MA: I start my day with a half hour of reading news on my phone and heading to Soul Cycle. I also start it with personal calls to connect with loved ones because it is too easy to wait until the end of the day when you are too spent to give the people who matter most a bit of time and attention.


TNE: What do you think are some challenges that female founders and business owners face today?

MA: Let’s just say the ‘Old Boys Club’ does not just exist in the south. We have to speak louder and stand taller to be heard. Fortunately, I feel like my team’s work speaks for itself, so it’s less about my gender and more about my work product. Anytime I raise my voice or fire a missive at someone who is acting like it is still 1960, I have peace about such an approach because it is not for me—it is for the women who come AFTER me.


TNE: Any advice for female entrepreneurs who are trying to break into the music industry?

MA: Ask for the meeting. Hand write thank you notes. Be prepared for 100 “no”‘s for every one “yes”. Be loyal to the people you meet on the way up. Stay in touch with the newest generation of music listeners. They are the pulse that you need to constantly read.


TNE: The Country Music Hall of Fame and Museum recently honored you with its 12th annual Louise Scruggs Memorial Forum, recognizing you as a music industry leader who continues the legacy of Louise Scruggs, a formidable businesswoman and trailblazer who set new professional standards in artist management. What was it like to receive this honor?

MA: It was definitely a pinnacle of my career to share the stage that night with my Aunt Bebe. The audience was full of people from my childhood all the way to recent relationships formed in the music industry. I am pretty sure that my late grandfather and grandmother, Nancy and Hoss Allen, were smiling down big that night. We could all feel their presence in the room as we talked about childhood under their roof. That night might be a hard one to beat.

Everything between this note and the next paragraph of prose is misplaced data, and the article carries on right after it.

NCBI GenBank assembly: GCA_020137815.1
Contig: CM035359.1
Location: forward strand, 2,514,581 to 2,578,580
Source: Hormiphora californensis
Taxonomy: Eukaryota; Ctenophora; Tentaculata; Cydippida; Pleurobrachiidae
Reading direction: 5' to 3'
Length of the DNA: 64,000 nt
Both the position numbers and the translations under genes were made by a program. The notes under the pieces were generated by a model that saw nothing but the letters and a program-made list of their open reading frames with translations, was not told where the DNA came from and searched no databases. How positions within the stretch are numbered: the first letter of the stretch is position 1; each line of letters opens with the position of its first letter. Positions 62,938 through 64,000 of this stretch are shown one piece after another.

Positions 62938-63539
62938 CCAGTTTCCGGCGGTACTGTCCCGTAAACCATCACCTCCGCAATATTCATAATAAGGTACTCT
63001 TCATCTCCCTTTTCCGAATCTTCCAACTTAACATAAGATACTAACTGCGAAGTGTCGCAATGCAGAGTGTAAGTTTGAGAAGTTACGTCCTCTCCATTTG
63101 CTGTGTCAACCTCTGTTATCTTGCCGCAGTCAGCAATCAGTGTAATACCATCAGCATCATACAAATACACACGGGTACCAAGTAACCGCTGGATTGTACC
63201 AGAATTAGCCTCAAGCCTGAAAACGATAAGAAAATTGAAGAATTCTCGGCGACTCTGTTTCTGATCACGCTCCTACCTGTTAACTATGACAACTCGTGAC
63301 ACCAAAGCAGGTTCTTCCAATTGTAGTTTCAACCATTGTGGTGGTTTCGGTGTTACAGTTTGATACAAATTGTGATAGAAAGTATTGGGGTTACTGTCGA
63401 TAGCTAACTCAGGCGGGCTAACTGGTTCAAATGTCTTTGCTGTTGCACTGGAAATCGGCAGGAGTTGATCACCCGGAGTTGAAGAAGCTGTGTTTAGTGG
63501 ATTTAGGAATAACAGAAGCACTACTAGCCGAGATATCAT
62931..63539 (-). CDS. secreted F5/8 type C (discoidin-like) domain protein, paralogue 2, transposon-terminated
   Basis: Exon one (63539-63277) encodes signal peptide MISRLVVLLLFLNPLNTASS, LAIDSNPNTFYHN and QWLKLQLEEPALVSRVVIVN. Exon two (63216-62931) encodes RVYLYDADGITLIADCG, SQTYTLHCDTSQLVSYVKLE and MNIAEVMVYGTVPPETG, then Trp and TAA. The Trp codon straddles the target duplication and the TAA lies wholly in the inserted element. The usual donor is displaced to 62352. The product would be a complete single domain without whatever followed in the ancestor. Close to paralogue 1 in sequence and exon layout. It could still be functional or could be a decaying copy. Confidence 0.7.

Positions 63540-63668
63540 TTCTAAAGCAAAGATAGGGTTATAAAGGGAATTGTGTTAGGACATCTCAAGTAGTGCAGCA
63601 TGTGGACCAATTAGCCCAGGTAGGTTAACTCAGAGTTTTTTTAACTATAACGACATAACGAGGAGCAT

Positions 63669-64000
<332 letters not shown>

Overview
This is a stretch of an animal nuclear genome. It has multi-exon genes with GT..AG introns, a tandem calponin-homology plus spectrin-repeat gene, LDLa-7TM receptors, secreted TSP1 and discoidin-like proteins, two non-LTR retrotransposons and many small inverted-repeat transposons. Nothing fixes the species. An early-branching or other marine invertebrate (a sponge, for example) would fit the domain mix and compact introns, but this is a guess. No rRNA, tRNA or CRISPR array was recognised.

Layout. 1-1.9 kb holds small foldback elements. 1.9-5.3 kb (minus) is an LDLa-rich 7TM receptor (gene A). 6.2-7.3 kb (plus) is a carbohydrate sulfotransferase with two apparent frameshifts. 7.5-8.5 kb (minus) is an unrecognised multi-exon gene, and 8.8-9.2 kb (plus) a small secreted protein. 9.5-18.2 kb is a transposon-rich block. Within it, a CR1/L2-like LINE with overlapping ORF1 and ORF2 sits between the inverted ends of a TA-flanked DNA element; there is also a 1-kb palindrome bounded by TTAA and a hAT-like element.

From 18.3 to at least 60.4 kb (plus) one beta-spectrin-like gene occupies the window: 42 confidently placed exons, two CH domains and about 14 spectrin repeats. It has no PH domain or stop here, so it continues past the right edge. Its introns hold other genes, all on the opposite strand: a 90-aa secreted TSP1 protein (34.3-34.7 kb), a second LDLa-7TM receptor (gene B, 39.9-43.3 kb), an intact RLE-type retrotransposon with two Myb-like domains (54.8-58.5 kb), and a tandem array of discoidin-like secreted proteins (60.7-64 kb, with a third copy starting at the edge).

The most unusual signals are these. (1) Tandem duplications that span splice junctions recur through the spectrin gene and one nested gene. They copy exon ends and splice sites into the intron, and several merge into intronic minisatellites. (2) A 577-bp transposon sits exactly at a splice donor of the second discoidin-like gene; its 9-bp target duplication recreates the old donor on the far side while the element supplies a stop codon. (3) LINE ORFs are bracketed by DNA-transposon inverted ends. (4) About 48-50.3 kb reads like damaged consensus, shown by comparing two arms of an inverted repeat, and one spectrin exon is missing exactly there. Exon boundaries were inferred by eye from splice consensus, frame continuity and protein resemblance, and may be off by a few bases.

TNE: You were recently featured in Forbes, no big deal. Can you give us a glimpse into what’s next for your company?

MA: My goal for our team going forward is to make sure that each person in the MAC Presents brainstorm sessions sees themselves as visionary. I deliberately hire people who are smarter and more creative than me because we want to push through boundaries on the experiences that can be had between the brand and artist. We are working on some projects that utilize social media in new ways. We want each partnership to feel innovative and meaningful. Follow our hashtag #MAConthemove to get the latest.


TNE: How do you see the future of artist sponsorships going?

MA: Musicians will never earn what they used to earn from record sales and merch again. I do not have a formula nor is there an algorithm for reading the crystal ball of the future. If you had told us twenty years ago that most music would be streamed to listeners, song by song, we would have rolled our eyes. But here we are. Where we will go next is going to have technology in the driver’s seat. We will be along for the ride, hopefully grabbing the steering wheel for a spell.


TNE: You’re also one of the rare Nashville natives. What are some positives about the city’s changes? Negatives?

MA: Positives: Everyone knows how cool Nashville is. Negatives: Everyone knows how cool Nashville is.

This or That:
  • Manhattan Summers / Nashville Summers
  • Brentwood / West Nashville
  • A Night Out / A Night at Home
  • Coffee / Wine